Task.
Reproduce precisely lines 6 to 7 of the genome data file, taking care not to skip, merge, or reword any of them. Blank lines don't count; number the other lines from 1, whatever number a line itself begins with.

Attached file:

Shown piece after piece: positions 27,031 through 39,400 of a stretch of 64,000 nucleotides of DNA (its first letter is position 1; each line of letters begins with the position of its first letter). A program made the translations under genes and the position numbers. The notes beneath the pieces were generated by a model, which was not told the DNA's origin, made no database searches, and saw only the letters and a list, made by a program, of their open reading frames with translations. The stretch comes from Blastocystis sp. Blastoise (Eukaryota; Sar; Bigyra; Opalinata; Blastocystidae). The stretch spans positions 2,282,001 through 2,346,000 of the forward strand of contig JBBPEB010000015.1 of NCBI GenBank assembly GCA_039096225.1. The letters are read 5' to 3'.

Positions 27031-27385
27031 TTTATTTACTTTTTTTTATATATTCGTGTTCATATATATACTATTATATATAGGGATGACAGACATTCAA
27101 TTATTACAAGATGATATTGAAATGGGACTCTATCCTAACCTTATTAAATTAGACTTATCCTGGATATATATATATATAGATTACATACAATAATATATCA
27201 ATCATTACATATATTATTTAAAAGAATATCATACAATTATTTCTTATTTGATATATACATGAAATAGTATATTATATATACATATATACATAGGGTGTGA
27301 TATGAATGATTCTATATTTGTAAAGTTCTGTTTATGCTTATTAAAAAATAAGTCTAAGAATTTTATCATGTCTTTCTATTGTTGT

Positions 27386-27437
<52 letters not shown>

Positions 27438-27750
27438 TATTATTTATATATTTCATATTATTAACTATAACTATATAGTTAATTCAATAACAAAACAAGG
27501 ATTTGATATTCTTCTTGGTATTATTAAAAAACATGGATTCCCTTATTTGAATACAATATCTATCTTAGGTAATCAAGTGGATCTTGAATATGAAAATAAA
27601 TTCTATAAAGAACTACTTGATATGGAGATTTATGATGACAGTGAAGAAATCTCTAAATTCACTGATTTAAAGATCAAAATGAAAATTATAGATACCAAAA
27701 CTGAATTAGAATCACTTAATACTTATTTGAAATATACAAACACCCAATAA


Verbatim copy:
27301 TATGAATGATTCTATATTTGTAAAGTTCTGTTTATGCTTATTAAAAAATAAGTCTAAGAATTTTATCATGTCTTTCTATTGTTGT

Positions 27386-27437